Strained Resources The interviews yielded a general sentiment that Earth resources are finite and the cost to retrieve more costs more than re-using.  Those with less money are more inclined to trade, or activate their inventory for revenue. All around me, recycling programs are evident, even in the salesforce office there are recycled plates, utensils and paper
Economic Disparities Where there is a divided between have and have not, these sharing systems naturally seek to shift resources For example, we saw a boost in Bitcoin value as Cyprus was under economic strain.
 Inventory One of the root causes of this movement is idle resources sitting by the wayside can be shared and often monetizes Rachel Botsman discusses in her iconic TED speech that the average usage of an electric drill is a mere 12 minutes
Inaccessible Luxurious Those who can’t afford it, can now rent it. One successful Gen X banker told me “Access is more important than ownership” Why buy $100k Lincoln Towncar when you can rent an Uber for 30 minutes, saving cost and headache.
Influx of VC Funding Startup investors have put billions into this market of fresh new startups, our research shows that within 200 startups there has been over $2 billion of funding. Category leader Uber has received nearly $50m of funding and AirBnb has received a whopping $120m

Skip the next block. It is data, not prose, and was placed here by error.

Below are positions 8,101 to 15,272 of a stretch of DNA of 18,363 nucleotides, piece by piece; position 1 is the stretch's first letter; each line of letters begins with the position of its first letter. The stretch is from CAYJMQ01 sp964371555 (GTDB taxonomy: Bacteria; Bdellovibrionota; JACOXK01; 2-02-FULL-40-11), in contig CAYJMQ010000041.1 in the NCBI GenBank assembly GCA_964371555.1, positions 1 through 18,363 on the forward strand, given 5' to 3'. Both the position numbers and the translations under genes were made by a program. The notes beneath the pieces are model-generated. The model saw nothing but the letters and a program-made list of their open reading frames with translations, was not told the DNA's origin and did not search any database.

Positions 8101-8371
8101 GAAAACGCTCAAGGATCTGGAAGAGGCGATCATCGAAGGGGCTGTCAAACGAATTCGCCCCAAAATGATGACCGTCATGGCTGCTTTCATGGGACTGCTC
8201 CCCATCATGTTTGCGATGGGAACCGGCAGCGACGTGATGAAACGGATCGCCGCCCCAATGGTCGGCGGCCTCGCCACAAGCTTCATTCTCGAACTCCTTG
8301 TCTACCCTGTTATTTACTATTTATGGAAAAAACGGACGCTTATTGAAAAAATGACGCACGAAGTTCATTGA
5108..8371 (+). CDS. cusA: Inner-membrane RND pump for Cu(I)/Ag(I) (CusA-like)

3) Technology Drivers
Technology Drivers Root Cause Example
Social Networking Technologies These technologies provide three key features: 1) Social profiles and reputations features 2) Social graph that enables people to connect with other people 3) Transfer of information, in this case, need for resources or supply of them AirBnb in itself is a social network, there are seller profiles, and renters have their own reputation with verified IDs they goods traded are locations.
Mobile Technologies Access to resources or people requires movement for a majority of these services so mobile platforms, devices for information to transfer Many of the startups are mobile driven, for example, Lyft has a thin website and suggests users download mobile apps for this transportation site
Payment Systems I the end, this is a marketplace of goods and services. Systems and platforms are required to broach the transactions that may use traditional ecommerce or new bartering methods Taskrabbit asks me to use my creditcard while other systems like Bittorrent are fueled off Bitcoins.




What it means: This is a long term movement –not a passing fad

So there you have it, I see three categories and at least thirteen distinct drivers for the Collaborative Economy. Like social was to us in 2007, this is a broader movement that impacts many aspects of society and therefore business. If these market drivers are long term (often social and economic ones are) then it means this movement is likely to persist and only increase in velocity. If you thought social business was disruptive, this next trend will impact us at a much deeper level.

Related Resource:

I’m not an expert on this topic, so instead, I’m interview them.  We’ve interviewed these sources for the upcoming report (full sources to be cited in report), I highly recommend following them to learn more about the impacts of this movement.
Business Articles on this Trend:

For many, this movement requires blessings from business rags before broaching with executives, here’s a few articles I’ve found helpful
Image Source: David Yu, creative commons license.